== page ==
Orbital's Cygnus Cargo Ship Prepares for Tuesday Departure From Space Station

Grappled by Canadarm2, the ORB-1 Cygnus craft is readied for berthing at the nadir port of the Harmony node in 12 January. Tomorrow, it will be unberthed to begin the final stage of its mission. Photo Credit: NASA

Grappled by Canadarm2, the ORB-1 Cygnus craft is readied for berthing at the nadir port of the Harmony node in 12 January. Tomorrow, it will be unberthed to begin the final stage of its mission. Photo Credit: NASA

After more than a month at the International Space Station (ISS), Orbital Sciences Corp. will bring its ORB-1 Cygnus cargo ship back to Earth with a fiery Viking-like funeral this week. Unberthing from the Earth-facing (or “nadir”) port of the station’s Harmony node is scheduled to take place at 5:30 a.m. EST on Tuesday, 18 February, with Expedition 38 crewmen Mike Hopkins and Koichi Wakata controlling the 57.7-foot-long (17.6-meter) Canadarm2 robotic arm from the Robotic Workstation (RWS) inside the multi-windowed cupola. The Cygnus vehicle, named in honor of former shuttle astronaut C. Gordon Fullerton—who died last Augustis due to be released into free flight by Canadarm2 at 6:40 a.m. EST, after which it will be maneuvered into a “disposal corridor,” preparatory to its seven-minute de-orbit “burn” Wednesday morning.

Launched on 9 January, atop Orbital’s home-grown Antares booster from Pad 0A at the Mid-Atlantic Regional Spaceport (MARS) on Wallops Island, Va., the ORB-1 mission has proven an enormous success. Cygnus ferried 2,780 pounds (1,260 kg) of payloads, supplies, experiments, and belated Christmas gifts to the station’s incumbent Expedition 38 crew of Russian cosmonauts Oleg Kotov, Sergei Ryazansky, and Mikhail Tyurin, NASA astronauts Mike Hopkins and Rick Mastracchio, and Japan’s Koichi Wakata. After a number of maneuvers, the cargo ship was grappled by Canadarm2 and berthed at the Harmony node on 12 January. “The arrival capped the first successful contracted cargo delivery by Orbital Sciences,” explained NASA in a post-berthing news release.

Antares thunders off Pad 0A at the Mid-Atlantic Regional Spaceport (MARS) on Wallops Island, Va., to deliver Cygnus to the ISS.  Photo Credit: AmericaSpace / Mike Killian

Antares thunders off Pad 0A at the Mid-Atlantic Regional Spaceport (MARS) on Wallops Island, Va., to deliver Cygnus to the ISS. Photo Credit: AmericaSpace / Mike Killian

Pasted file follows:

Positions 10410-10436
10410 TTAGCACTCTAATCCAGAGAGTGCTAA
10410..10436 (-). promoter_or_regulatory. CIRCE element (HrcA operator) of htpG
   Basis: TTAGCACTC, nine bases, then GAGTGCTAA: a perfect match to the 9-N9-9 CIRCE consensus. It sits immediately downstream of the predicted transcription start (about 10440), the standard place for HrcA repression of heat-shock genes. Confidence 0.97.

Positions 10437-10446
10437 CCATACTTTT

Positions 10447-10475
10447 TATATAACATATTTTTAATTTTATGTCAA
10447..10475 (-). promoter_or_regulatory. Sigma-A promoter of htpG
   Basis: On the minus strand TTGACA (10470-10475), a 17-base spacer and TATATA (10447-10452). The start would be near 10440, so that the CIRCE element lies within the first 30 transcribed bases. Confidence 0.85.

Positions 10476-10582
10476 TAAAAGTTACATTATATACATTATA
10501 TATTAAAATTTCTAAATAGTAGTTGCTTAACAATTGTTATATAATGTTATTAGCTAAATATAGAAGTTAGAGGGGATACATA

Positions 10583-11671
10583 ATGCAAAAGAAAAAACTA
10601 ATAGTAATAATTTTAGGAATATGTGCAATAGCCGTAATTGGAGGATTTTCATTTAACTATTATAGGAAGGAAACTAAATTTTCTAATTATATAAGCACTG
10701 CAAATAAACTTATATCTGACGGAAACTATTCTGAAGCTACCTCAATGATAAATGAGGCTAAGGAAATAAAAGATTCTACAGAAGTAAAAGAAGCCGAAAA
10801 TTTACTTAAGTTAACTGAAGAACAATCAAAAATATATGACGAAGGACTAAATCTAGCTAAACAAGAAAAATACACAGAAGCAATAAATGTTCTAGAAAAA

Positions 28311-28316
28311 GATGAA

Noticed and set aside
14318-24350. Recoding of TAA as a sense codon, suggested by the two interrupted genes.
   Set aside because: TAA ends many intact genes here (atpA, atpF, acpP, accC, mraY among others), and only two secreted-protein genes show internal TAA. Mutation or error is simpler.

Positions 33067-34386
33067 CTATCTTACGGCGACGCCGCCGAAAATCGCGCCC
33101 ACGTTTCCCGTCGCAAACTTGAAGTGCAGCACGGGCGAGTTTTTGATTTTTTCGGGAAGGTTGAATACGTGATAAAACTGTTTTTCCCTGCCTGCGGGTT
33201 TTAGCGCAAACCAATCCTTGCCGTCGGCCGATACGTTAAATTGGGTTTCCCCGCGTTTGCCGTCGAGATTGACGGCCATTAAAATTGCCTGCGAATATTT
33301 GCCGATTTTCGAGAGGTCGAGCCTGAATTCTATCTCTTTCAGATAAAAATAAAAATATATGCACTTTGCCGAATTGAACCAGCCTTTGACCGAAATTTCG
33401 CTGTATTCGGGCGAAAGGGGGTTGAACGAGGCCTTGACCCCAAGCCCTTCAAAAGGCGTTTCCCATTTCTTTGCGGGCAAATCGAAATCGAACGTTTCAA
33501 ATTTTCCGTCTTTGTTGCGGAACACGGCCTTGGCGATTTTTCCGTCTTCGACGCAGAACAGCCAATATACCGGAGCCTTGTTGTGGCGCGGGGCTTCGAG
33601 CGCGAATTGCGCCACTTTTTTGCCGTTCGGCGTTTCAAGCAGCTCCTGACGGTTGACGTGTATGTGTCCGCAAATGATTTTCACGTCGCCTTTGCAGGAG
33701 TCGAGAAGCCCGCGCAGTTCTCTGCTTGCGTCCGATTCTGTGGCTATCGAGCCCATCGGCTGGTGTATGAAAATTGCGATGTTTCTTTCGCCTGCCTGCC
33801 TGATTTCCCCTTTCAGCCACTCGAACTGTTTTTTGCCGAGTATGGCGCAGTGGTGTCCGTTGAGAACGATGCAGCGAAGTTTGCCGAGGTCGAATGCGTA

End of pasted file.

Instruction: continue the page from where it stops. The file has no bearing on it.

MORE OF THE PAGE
The Dulles, Va.-based aerospace company received a $1.9 billion Commercial Resupply Services (CRS) contract from NASA in December 2008, whose language requires eight Cygnus missions by 2016 to haul a total of 44,000 pounds (20,000 kg) of supplies, payloads and equipment to the ISS. As part of the requirements for these missions, both Orbital and SpaceX—NASA’s second CRS partner—were required to first execute a satisfactory Commercial Orbital Transportation Services (COTS) demonstration flight. SpaceX completed the COTS mission of its Dragon cargo ship in May 2012, followed by Orbital’s ORB-D test flight of Cygnus in September-October 2013. With the enormous success of both missions, Orbital and SpaceX were cleared to begin their dedicated CRS commitments. SpaceX has already flown two of its six contracted CRS flights, in October 2012 and March 2013, whilst ORB-1 represents the first CRS mission by Orbital. As a result, the United States now has two fully-fledged private contractors restocking the space station.

When Canadarm2 releases Cygnus at 6:40 a.m. EST tomorrow, it will bring to an end 37 days of joint operations. In the seconds after unberthing, Hopkins and Wakata will issue a planned “Abort” command, which will instruct the cargo ship to retreat away from the ISS. Laden with up to 2,800 pounds (1,270 kg) of trash and other disposable items, Cygnus will transition to its internal power supply, and after about three minutes it will pass beyond the critical, 660-foot (200-meter) “Keep Out Sphere” (KOS), a virtual exclusion zone around the space station. And three minutes after that, at about 6:46 a.m., it will complete a separation “burn” of its maneuvering thrusters to depart for good.

With Cygnus appearing in the circular window of the cupola during its final rendezvous, Koichi Wakata poses for a photograph before using Canadarm2 to grapple the cargo ship on 12 January. Photo Credit: NASA

With Cygnus appearing in the circular window of the cupola during its final rendezvous, Koichi Wakata poses for a photograph before using Canadarm2 to grapple the cargo ship on 12 January. Photo Credit: NASA

According to NASA, the unpiloted cargo ship will fire its engines for the final time at 8 a.m. EST Wednesday and will be burn up over an uninhabited stretch of the Pacific Ocean. Unlike SpaceX’s Dragon cargo vehicle—which can survive atmospheric re-entry and perform a parachute-assisted ocean splashdown—Cygnus is intended to be destroyed at the end of each mission.

With the completion of its ORB-1 mission, the playing field between Orbital and SpaceX has begun to level. The Hawthorne, Calif.-based launch services organization, headed by PayPal entrepreneur Elon Musk, will launch its third Dragon mission (SpX-3) in mid-March, followed by two others in July and November. Meanwhile, Orbital’s second dedicated mission (ORB-2) is expected to launch in early May, followed by ORB-3 in October. Each cargo flight will spend approximately a month berthed at the ISS.

 

 

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